Best practice in hardware maintenance

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Derek Hutchinson, sales and marketing manager at Vista Retail Support, outlines how retailers should maintain their tills and keep them running smoothly to ensure customer service is maintained at all times.

UK retail market is having a difficult time with decrease in sales, as Internet sales growth continues, High Street retailers have a fight on their hands to maintain market share.

Figures released by the BRC for July 2008 revealed that UK retail sales values decreased by 0.9% like-for-like, compared with the previous July, when they had risen only 1.2%, hit by very wet weather, a trend that repeated itself in August of this year. Sales were also lower than a year ago in four of the previous five months, the worst since summer 2005.

In this climate, store technology has a greater role than ever to play. In the cash-rich time-poor society we live in, when shoppers are faced with long queues it may result in them taking their business elsewhere. Retailers are competing more than ever for the consumer pound there is no excuse for a broken till preventing a sale.

Counting the cost

Many retailers cannot continually afford to upgrade their till systems and many organisations will have to put off scheduled hardware replacements for a year or more. It is essential therefore to work with a third party maintenance provider that can extend the life of existing hardware to enable the retailer to sweat their assets without losing quality and availability.

Retailers should look to work with a third party expert to review store equipment and infrastructure. By undertaking process analysis it allows a business to minimise any unscheduled distribution, while optimising performance and productivity.

EPOS peripherals and cables often need replacing as they are more exposed to customer interference and deterioration. Many retailers are often frustrated when they speak to their service providers about trying to resolve such issues. Weve worked with a high street retailer and tailored its cables for its peripherals to the correct lengths required; something the retailer had been unsuccessfully trying to get the manufacturer to do.

Businesses should also consider proactive hardware maintenance analysis which will also help cover any ongoing issues caused within the store environment, which are often not covered under warranty for new equipment. Many service companies would report this as a chargeable call citing it as the customers fault. The provider should also be able to produce reports each month on the number of call outs, the type of call out, time spent etc. This will allow the retailer to assess how the hardware is performing, how stores compare and ensure that the provider met the agreed SLAs.

Retailers should collaborate and consult with a company independent from its hardware manufacturer for a call reduction strategy. A full system assessment will make sure the estate is more resilient and reliable.

Aging technology needs a regular check-up. Retailers must consider a preventative maintenance programme to ensure any problems can be detected, contained and ultimately resolved before they become a major business problem. One of our clients undergoes a health check with their in-store hardware. This keeps their call levels down as well as keeping the hardware in the best possible condition.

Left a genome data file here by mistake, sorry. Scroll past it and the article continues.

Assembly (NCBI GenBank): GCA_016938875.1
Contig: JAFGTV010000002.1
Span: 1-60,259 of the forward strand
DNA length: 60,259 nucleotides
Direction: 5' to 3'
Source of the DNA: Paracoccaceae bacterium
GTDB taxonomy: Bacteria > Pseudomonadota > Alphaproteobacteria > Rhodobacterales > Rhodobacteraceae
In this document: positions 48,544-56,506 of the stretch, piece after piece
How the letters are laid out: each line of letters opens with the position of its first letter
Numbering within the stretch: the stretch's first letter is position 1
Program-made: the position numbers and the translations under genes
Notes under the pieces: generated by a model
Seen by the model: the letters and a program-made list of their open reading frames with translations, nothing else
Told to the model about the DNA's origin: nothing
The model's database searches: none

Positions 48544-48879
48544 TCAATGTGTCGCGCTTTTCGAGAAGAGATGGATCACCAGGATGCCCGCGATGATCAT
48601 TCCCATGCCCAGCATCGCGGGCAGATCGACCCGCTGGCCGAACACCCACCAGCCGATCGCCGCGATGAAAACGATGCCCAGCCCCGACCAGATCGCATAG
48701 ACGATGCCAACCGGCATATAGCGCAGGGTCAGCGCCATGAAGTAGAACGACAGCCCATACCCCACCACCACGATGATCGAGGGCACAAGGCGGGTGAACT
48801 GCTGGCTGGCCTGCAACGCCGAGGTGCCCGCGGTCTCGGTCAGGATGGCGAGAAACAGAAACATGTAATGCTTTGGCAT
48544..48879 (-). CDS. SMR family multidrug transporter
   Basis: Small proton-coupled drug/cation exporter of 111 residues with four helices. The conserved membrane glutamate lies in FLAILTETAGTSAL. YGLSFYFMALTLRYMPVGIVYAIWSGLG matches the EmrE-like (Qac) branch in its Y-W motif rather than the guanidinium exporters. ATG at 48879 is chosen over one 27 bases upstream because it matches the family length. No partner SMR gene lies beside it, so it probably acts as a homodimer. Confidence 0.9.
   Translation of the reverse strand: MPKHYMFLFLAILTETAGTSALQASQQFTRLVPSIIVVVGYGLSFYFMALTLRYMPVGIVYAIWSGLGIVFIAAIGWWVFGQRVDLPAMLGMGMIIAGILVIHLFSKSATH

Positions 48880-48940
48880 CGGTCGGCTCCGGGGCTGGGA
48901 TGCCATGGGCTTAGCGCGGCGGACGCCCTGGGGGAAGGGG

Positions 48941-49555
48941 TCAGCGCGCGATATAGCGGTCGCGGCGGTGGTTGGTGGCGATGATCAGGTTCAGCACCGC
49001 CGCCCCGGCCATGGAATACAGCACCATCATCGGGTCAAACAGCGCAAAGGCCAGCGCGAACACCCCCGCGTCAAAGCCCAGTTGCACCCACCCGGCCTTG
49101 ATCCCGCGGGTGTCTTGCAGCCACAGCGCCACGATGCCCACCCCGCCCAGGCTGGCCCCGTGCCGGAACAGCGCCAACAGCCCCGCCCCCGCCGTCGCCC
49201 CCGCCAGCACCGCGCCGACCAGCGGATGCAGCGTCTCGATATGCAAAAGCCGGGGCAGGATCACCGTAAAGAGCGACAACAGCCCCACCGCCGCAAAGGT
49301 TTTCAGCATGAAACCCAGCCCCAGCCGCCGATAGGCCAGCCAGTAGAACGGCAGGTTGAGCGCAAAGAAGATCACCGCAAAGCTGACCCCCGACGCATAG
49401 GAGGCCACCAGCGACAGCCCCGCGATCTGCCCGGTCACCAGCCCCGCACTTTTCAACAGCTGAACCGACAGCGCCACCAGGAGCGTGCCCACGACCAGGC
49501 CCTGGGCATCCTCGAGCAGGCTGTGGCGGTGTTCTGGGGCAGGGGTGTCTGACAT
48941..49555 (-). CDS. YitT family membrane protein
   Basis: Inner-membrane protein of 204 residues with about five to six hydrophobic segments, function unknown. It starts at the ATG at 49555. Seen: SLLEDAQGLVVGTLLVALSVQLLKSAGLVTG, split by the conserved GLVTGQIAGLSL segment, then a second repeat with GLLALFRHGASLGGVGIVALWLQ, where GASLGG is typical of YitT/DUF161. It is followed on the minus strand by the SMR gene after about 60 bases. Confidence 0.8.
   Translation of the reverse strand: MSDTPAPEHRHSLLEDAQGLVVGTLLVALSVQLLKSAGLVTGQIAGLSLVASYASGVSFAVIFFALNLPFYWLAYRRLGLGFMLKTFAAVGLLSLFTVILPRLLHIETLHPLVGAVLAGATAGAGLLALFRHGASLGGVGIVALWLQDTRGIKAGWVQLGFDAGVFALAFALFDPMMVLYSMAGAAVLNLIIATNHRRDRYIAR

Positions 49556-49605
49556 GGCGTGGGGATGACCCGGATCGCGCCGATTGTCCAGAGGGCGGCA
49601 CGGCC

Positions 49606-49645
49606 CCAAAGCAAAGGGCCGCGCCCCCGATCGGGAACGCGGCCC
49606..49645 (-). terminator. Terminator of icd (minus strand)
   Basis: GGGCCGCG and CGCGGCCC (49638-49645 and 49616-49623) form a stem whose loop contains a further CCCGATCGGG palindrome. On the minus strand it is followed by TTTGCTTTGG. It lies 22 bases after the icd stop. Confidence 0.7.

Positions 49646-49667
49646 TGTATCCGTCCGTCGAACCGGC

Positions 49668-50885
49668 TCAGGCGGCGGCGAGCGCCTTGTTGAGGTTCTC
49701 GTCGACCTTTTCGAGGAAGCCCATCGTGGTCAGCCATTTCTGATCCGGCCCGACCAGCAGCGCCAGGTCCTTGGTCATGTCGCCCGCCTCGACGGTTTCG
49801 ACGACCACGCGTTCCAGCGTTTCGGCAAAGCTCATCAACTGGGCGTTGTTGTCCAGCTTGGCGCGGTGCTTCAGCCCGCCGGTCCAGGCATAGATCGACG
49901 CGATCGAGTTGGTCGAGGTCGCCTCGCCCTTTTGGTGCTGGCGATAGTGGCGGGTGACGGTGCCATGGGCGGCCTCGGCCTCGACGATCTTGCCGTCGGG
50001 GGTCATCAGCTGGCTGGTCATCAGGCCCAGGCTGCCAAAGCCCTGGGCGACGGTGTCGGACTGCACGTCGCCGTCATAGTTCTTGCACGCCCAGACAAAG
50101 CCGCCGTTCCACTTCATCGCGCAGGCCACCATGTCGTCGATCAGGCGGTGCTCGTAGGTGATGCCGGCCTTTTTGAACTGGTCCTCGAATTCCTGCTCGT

IT refurbishment allows retailers to confidently delay the purchase of new equipment. Home furnishings retailer Dunelm Mill required a partner to refurbish and refit its legacy equipment, to suit their new equipment through the installation. If any of the legacy equipment was near end of life it was recommended to be replace to leave Dunelm with an estate where all the equipment was refreshed, maintainable and also in the best conditions to meet the term of its SLAs and successfully saved them money.

Its important that retailers discuss requirements, in detail and in advance, to control their maintenance and long term costs. For example, the cheapest deal up front can often cost more in the long run. The maintenance provider should be able to advise a business on when to replace or hold off and refurbish instead. Retailers need to choose relevant cover focusing on peak periods in the year. This is achieved by using mixed service delivery models and flexible service level agreements.

Many providers may be happy to simply keep fixing the equipment, whilst not offering consultation. Retailers should be advised on best practice in handling technology. A simple refresher course for staff about using their respective EPOS system can help to decrease EPoS failure coursed be carelessness or poor training. For example, ensure papers are not placed next to a PC to allow the fan does not vent properly and not cause the system to overheat.

While manufacturers will feel their systems offer complete reliability, our statistics show that no matter the age, make or model, up to 30% of retailers IT systems suffers unexpected failures. Manufacture testing doesnt necessarily take into account the install environment, training of the handler and the exposure of equipment during use. Therefore retailers need to ensure that they work with a third party maintainer to service their estate.

Loss of service not only presents a missed opportunity to capture important customer information for use in marketing campaigns, but more importantly it will affect the bottom line. By leaving the maintenance to the experts, retailers can get on with their job of selling to customers in an already difficult market.

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